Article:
Photo by Gruescu Ovidiu on Unsplash
Above the storm

Sheer through the storm into the sun the plane
Shot, streaming silver from its wings;
And he who'd won through volleys of blind rain
And baffling smother of dense cloud
To heights of rare 
And eager air,
Keen-edged as icy wine,
Where only man's heart sings
In the celestial hyaline,
Where only man's heart sings, adoring,
Beyond the range even of the eagle's soaring -
He, who braved the tempest's rage and roaring,
Sang out above the loud
Propeller's whirring
As in the crystal light
Above the cursed white
Of billowy snows

He rose
Even to his own heart's height;
And happily in flashing flight
He soared and swooped
And zoomed and looped
With ease unerring
Through the unsearchable inane
In dizzy circles of insane
And death-defying insolence
Of youth's delight
Above the sunny dense
And seething cloud whereunder
Still rolled the thunder
Over an earth already drowned in night.

He soared and swooped again,
Exulting in the flawless enginery
Of hand and brain
That, even in the heady urgency
And wildest flight
Of his insatiable soul,
Obeying his intrepid will,
Still kept serene control
Of his frail plane
That hung
Ever on peril's edge and swung
In thin and scarce-sustaining air
As by a single hair,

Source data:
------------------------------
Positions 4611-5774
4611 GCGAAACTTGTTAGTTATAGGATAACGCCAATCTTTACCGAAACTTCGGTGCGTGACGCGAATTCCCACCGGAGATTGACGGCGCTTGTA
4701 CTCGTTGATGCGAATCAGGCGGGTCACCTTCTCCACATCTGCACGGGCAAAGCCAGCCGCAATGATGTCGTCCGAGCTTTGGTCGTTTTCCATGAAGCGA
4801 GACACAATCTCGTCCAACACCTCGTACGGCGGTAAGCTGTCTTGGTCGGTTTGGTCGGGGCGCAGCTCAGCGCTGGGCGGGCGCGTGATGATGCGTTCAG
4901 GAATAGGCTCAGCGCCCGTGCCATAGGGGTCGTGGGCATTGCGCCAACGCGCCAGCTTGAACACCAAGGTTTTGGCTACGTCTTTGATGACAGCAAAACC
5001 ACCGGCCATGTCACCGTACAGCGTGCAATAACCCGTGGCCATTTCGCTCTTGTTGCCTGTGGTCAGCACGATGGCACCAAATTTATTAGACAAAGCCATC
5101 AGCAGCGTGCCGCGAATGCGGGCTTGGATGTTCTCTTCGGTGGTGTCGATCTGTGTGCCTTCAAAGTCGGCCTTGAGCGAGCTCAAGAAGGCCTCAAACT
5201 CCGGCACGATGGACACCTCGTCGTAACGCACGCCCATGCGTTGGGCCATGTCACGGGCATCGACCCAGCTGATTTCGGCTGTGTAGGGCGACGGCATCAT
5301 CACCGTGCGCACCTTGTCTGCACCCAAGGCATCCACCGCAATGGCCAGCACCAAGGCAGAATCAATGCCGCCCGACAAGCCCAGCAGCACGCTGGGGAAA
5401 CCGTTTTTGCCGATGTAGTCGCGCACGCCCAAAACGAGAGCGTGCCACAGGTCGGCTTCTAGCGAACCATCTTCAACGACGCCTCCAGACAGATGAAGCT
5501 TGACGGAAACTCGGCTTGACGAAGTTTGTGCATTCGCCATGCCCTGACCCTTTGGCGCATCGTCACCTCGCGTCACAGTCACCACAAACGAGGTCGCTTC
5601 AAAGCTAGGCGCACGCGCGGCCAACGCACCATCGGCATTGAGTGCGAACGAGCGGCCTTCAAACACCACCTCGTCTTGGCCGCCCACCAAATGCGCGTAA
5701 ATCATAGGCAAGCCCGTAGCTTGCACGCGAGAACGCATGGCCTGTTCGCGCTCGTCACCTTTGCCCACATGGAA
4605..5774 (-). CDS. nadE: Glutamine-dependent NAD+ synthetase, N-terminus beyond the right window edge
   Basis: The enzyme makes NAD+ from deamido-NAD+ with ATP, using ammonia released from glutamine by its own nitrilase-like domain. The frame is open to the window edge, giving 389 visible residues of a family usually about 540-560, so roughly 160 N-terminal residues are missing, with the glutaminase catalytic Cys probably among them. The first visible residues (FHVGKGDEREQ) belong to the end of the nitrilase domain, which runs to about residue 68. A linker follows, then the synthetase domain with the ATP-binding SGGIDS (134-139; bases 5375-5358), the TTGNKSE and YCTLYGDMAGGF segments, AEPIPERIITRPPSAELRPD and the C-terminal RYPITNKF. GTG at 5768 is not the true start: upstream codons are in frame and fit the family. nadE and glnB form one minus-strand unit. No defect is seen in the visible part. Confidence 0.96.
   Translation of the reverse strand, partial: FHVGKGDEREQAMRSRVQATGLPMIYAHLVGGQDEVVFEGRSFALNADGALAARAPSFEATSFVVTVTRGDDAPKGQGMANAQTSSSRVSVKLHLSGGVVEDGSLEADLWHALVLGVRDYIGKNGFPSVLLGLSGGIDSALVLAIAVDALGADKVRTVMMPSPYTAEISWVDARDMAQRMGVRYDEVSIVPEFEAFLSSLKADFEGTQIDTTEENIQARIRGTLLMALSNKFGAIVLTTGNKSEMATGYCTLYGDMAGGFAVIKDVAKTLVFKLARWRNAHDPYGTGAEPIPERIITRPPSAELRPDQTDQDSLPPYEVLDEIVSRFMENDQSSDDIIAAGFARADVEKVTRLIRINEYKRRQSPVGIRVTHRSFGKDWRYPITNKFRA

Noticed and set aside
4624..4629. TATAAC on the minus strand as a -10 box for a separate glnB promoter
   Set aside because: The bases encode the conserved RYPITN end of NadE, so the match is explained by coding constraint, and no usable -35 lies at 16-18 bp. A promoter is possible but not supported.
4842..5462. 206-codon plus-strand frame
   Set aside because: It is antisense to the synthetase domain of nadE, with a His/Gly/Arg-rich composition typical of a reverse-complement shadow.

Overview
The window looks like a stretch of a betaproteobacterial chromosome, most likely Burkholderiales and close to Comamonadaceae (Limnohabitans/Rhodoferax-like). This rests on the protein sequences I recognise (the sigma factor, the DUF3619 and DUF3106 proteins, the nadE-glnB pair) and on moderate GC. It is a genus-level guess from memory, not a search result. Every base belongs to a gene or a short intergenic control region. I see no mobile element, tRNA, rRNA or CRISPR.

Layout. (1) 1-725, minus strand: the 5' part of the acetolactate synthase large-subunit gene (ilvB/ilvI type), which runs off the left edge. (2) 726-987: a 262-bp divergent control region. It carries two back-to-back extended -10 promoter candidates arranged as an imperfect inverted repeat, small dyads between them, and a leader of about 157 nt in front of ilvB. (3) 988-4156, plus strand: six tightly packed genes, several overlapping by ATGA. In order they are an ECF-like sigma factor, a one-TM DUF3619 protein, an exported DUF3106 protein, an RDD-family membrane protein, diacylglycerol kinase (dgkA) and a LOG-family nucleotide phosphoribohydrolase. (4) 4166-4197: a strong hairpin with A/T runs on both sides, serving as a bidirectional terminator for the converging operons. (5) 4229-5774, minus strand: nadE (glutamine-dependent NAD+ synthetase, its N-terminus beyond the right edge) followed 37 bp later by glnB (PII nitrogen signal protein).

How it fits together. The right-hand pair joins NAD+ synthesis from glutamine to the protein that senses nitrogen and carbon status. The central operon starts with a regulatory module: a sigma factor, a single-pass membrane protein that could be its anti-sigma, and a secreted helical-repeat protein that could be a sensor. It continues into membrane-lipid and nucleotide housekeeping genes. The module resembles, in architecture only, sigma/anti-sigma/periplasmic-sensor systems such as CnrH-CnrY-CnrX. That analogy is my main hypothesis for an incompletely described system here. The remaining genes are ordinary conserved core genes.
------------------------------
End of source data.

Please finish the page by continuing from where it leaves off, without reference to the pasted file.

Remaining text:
When one missed heart-beat or untaken breath
Might lunge him in a fiery plunge to death.

And still in aerial ecstasy,
A flittering midge in the infinity
Of heaven, he revelled till the light
Drained even from that celestial height,
And through the icy beryl of the night
Star after star dawned silverly.

Wilfrid Wilson Gibson, 1878-1962
of Hexham, Northumberland

Another startlingly beautiful Autumn morning walk during which Wilfrid Gibson’s ‘Above the Storm’ has echoed in me. A friend, at the village’s Remembering, later, said: ‘and so to the turning of the year.’ And it is heartening, touching, to see youngest and oldest standing, contemplating, remembering here. Yes, in so many more ways than one, ‘the turning of the year.’

And Nature, in this turning, calms and steadies both our remembering and our hoping. Walking homewards each morning I marvel at the bedrock of the Pennine Ridge – the ‘spine’ of the United Kingdom. Sometimes warmed by illuminating sunlight, sometimes dark and brooding; today, it seems – like cosseted, dust-covered furniture in a stately home – softly covered with a duvet of fluffy cloud – sustaining, watering and warming. Yes, ‘he rose / Even to his own heart’s height.

And remembering, and hoping, is thankful.

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